So, I haven’t disappeared. Or died. Or gone into the witness protection system. I’ve just been really busy (and a little lazy) and haven’t had time to do the things I’d like to with this blog. I promise I’ll do better. Just as soon as I get caught up. In the meantime, go buy my dang book!
So, way back in the dark ages of 2019, I read a brief article about a novel virus called SARS-CoV-2—what we commonly refer to as COVID-19. Friends of mine were already saying this wasn’t gonna be any worse than the flu, but I paid attention. I told them that if we didn’t take it seriously, the entire country would shut down.
I don’t claim to be a virologist or immunologist, but I listened in all my science classes, and I’ve read widely my entire life. Especially now that I write Sci-Fi.
A few months later, and the death rate from this flu-like virus proves to be ten times the worst flu epidemic, and I told everyone we would shut down the schools soon. Later, I said they wouldn’t open on time in September. A very intelligent friend told me things would get back to normal by Christmas of 2020, and I reminded him of human nature. My exact statement was “People are stupid, and we’re gonna see wave after wave of variations for years. He countered with “But viruses always mutate to lower virulence,” meaning they become less deadly with successive generations.
I say all the above in hope people reading will believe me when I write here that we haven’t seen the worst yet. While it’s true viruses become less deadly as they mutate, that’s with a normal life-cycle. What we are doing with this is definitely not normal. We could either let it run its course and burn itself out by everyone getting it and hence creating a modicum of herd immunity (not optimal because of the death rate) or we could vaccinate and take simple precautions and achieve the same result without the high number of deaths.
What we’ve chosen (and by we I mean the idiot anti-vaxers) is the worst possible path—limited vaccination and huge numbers of super-spreader events. From this, we’re going to get random mutations in selected populations, and some of these will be more virulent. If we keep this up, we may see a death rate rivaling the bubonic plague. I remind readers that the plague had a 13% mortality rate among treated patients, and a 50%-60% mortality rate for those untreated.
In short, please help us save the world. Mask up and get vaccinated, or us survivors get to divide up all your stuff when society collapses.
Feel free to comment below, but COVID misinformation will be deleted.
Let’s get this out of the way up front: I am not a physicist, nor have I made an in-depth study of the subject. I also am no Superman geek who knows the entire canon. What I am is a science fiction writer with a better than fair passing knowledge of the character, and someone who was able to successfully explain the ending of Lost to my friends. That, right there, is qualification enough.
I’ve been thinking about Superman’s various powers over the years and have spent much time arguing with fellow comic book fans over who is the better superhero in the DC universe, The Man of Steel, or Batman. Setting aside Batman’s obvious mental illness, Superman still comes out on top every time. “But Batman has beaten him more than once!” they say, as if that matters.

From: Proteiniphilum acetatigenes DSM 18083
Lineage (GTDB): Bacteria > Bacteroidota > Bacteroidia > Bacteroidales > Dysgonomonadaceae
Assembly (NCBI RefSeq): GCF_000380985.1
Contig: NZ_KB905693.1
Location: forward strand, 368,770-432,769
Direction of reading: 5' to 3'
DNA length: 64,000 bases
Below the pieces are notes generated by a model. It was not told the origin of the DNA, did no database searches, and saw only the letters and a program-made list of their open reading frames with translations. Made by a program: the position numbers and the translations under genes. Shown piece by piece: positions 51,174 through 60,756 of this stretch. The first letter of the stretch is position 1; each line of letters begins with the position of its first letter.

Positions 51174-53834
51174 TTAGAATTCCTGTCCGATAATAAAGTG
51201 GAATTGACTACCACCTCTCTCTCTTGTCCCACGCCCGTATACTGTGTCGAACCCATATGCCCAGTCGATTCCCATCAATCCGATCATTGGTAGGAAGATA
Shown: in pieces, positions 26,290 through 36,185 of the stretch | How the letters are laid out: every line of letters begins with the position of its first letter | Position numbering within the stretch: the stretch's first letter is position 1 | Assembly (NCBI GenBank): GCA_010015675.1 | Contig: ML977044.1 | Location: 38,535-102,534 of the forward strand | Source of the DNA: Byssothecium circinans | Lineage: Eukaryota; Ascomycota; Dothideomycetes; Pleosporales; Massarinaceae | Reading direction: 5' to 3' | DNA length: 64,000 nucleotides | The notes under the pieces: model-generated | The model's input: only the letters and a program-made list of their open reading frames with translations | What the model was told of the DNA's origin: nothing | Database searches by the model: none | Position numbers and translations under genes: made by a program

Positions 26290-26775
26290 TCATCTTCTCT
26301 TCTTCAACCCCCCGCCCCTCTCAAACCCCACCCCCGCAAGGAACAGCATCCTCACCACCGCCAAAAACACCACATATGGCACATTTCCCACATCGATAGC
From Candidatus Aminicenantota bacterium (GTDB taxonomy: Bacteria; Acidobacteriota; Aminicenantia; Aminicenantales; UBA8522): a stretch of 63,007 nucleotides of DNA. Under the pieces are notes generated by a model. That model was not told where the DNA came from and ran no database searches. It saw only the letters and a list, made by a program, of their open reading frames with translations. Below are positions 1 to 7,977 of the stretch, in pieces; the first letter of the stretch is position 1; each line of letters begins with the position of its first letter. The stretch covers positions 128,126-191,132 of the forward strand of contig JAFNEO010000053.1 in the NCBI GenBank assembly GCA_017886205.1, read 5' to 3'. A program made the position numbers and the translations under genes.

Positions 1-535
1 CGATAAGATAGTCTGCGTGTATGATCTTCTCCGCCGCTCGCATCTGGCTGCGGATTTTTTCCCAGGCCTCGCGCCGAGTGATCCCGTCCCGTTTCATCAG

Riddle me this—Why doesn’t Superman just nuke him from orbit? The reason is obvious—Superman is actively trying not to kill his friend, but Batman has no such compunction. He fights like a lunatic, and the battle is therefore asymmetrical. I laugh at those who say Batman doesn’t kill—take a look at decades of comic history for the real story.
So, after settling the issue of greatest (at least in my mind), we come to the meat of the Batfriends’ major complaint—Superman is a god, and therefore is cheating as a superhero.
But, for the first time, I reveal here that Superman is no god. He doesn’t, in fact, have any powers at all.
For an explanation, we must travel far back in time.
Krypton, by all accounts, was a planet orbiting a Red Giant. A Red Giant star is very old, at the far end of its lifespan, and by most theories began as a sun much as our own. At the end of its life, with much of its hydrogen burnt, it feasts on the helium and iron byproducts and swells into a Red Giant and swallows the inner planets as it expands. What’s left are the gas giants that were once orbiting far outside the habitable zone. Much of the gas on these planets would be stripped away by the solar wind as the star expanded, leaving a smaller—though still massive—rocky, or even a crystal core. Krypton is one of these.
A planet such as Krypton might be more than four times Earth’s mass, with a toxic atmosphere and very low surface temperature. And it was here the “Kryptonians”, already a starfaring race, settled a small community to mine the planet for resources. These proto-Kryptonians were much like us (let’s just go with that for now) and could never have withstood the gravity or atmosphere, so they altered themselves with nano-technology to give them the ability to live on the planet without the need for environment suits. The nanites are intelligent enough to give the people whatever abilities are required for each given circumstance and are powered by the radiation from the Red Giant.
Why nanites and not simply altering DNA? Because the proto-Kryptonians traveled to other planets, and each had their own needs.
At some point in Kryptonian history, they became a separate and distinct colony from their homeworld—far enough removed that they no longer remembered their origins. It was possibly due to an interstellar war, cutting off the distant colony, and leaving them to fend for themselves. This might explain their reluctance to leave a dying planet.